Complete Property Market Updates of Singapore

May 12, 2008

DBS Q1 net earnings dip 2% to $603m

Filed under: About Singapore,Financing,General — Propertymarketupdates @ 3:47 am

Trading losses drag down income, but earnings still better than expected

DBS Group’s first-quarter net profit dipped 2 per cent to $603 million from a year earlier, dragged down by trading losses amid financial market volatility, the bank said yesterday.

The lower net profit for the quarter was still better than analysts had expected. Net interest income – from the bank’s main lending business – rose 9 per cent to $1.06 billion from a year earlier, mainly due to strong growth in loans over the year, which helped offset narrower interest margins or the profit earned on loans.


Ms Wong: Loans growth this year is unlikely to match last year’s exceptional expansion, but should continue at a double-digit pace, given Q1’s strong growth — JOHN HENG

The group recorded a net trading loss of $161 million, including an $86 million loss announced in February from liquidating assets held in a special purpose vehicle, Red Orchid Secured Assets.

But overall non-interest income was supported by gains from financial investments, including $53 million from DBS’s stake in payment card firm Visa which listed in March.

Still, its non-interest income of $506 million was 11 per cent down from a year earlier.

Six analysts polled by Reuters had predicted an average net profit for DBS of $566 million, while the median estimate of six analysts surveyed by Bloomberg was $572.5 million.

Compared with Q4 last year, net profit was up 23 per cent, net interest income was flat as interest margins shrank slightly despite customer loans growth, and non-interest income rose 7 per cent.

Basic earnings per share for the quarter were 39.5 cents – against 40.75 cents a year earlier and 35.5 cents in the preceding quarter.

The group declared an interim tax-exempt dividend of 20 cents a share for the quarter. Its share price ended 1.1 per cent lower at $20.28 yesterday.

Chief financial officer Jeanette Wong said the bank will continue to manage pressures from low interest rates in Singapore by repricing its deposits and loans.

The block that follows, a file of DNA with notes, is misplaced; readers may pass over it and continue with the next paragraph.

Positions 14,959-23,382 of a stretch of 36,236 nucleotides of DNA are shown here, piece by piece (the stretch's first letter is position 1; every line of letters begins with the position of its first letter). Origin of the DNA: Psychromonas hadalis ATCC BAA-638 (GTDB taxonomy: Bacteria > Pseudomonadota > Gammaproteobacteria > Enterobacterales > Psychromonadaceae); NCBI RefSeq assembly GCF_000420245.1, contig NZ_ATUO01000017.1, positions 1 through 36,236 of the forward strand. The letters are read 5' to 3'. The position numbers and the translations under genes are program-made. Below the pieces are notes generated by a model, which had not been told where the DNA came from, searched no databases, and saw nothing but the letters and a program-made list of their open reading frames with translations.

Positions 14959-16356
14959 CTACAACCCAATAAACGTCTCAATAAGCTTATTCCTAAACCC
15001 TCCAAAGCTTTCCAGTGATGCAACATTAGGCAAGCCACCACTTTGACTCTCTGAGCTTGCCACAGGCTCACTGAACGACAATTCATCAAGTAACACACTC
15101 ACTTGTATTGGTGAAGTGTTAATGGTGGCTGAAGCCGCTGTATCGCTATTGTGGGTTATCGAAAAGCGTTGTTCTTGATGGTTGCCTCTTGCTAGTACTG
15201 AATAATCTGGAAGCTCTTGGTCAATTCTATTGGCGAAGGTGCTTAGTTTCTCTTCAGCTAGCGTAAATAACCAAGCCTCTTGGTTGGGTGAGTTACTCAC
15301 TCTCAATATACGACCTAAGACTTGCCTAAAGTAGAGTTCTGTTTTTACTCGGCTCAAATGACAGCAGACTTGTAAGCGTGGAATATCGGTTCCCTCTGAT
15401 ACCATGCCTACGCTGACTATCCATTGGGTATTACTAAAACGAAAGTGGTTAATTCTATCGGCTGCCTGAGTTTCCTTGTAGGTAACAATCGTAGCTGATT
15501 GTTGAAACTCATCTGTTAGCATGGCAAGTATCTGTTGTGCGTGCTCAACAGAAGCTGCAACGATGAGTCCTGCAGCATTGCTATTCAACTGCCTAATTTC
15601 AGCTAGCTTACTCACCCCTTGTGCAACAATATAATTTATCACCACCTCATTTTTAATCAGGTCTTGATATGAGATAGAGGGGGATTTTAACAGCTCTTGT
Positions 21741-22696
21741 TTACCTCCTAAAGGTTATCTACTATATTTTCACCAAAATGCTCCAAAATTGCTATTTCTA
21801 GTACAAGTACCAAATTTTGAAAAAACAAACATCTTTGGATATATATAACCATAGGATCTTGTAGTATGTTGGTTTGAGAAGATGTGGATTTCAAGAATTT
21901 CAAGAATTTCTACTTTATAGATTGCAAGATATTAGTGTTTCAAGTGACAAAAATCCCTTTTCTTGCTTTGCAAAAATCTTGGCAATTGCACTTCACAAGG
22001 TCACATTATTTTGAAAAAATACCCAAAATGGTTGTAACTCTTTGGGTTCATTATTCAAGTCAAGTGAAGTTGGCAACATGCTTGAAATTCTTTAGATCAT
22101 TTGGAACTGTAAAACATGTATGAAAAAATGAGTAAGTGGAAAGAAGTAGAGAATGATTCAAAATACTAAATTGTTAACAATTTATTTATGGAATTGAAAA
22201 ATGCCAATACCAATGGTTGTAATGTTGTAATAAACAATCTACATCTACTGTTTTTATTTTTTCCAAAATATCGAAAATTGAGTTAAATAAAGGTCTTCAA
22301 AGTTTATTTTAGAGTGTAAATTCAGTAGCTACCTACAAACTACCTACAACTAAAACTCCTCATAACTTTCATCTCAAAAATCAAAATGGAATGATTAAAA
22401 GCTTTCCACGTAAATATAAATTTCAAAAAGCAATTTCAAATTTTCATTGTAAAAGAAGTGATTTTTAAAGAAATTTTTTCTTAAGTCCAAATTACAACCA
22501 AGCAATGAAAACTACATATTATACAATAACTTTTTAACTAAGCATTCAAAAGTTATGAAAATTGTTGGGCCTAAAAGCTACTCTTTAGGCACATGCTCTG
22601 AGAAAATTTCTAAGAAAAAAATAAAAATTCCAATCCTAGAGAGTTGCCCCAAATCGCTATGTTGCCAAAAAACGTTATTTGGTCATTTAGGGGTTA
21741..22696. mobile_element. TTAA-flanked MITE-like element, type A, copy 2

‘Credit spreads are improving for new corporate loans although the existing loan book may take a few quarters to be fully repriced,’ she said.

Net customer loans reached $114.2 billion at the end of March, up 21 per cent from a year earlier and 5 per cent higher than at end-December.

Loans growth this year is unlikely to match last year’s ‘exceptional’ expansion, but should continue at a double-digit pace given the strong growth in the first quarter and the existing pipeline of loans, Ms Wong said.

‘While this quarter’s growth was broad-based across industries and the region, the strongest growth was in Singapore corporate borrowing.

‘We continue to see a healthy pipeline in loan demand from our customers.’

Non-performing loans (NPLs) fell 15 per cent from a year earlier but rose 2 per cent from the previous quarter to $1.19 billion due to the larger loan base, DBS said. The proportion of NPLs in the bank’s loan book fell to one per cent, from 1.5 per cent a year ago and 1.1 per cent in the previous quarter.

Asked if provisions for bad loans could rise in the coming months if borrowers are hurt by slowing economic growth and financial market turbulence, Ms Wong said: ‘We are always very watchful of potential systemic risks. But so far, what we have not seen are things that would worry us.’

Still, she said, the bank is ‘keeping an eye’ on its loans to small and medium-size businesses ‘to make sure that if there is a downturn in the economy here in Asia, none of them goes through unnecessary stress’.

Source : Business Times – 8 May 2008

Advertisements

Leave a Comment »

No comments yet.

RSS feed for comments on this post. TrackBack URI

Leave a Reply

Fill in your details below or click an icon to log in:

WordPress.com Logo

You are commenting using your WordPress.com account. Log Out / Change )

Twitter picture

You are commenting using your Twitter account. Log Out / Change )

Facebook photo

You are commenting using your Facebook account. Log Out / Change )

Google+ photo

You are commenting using your Google+ account. Log Out / Change )

Connecting to %s

Create a free website or blog at WordPress.com.

%d bloggers like this: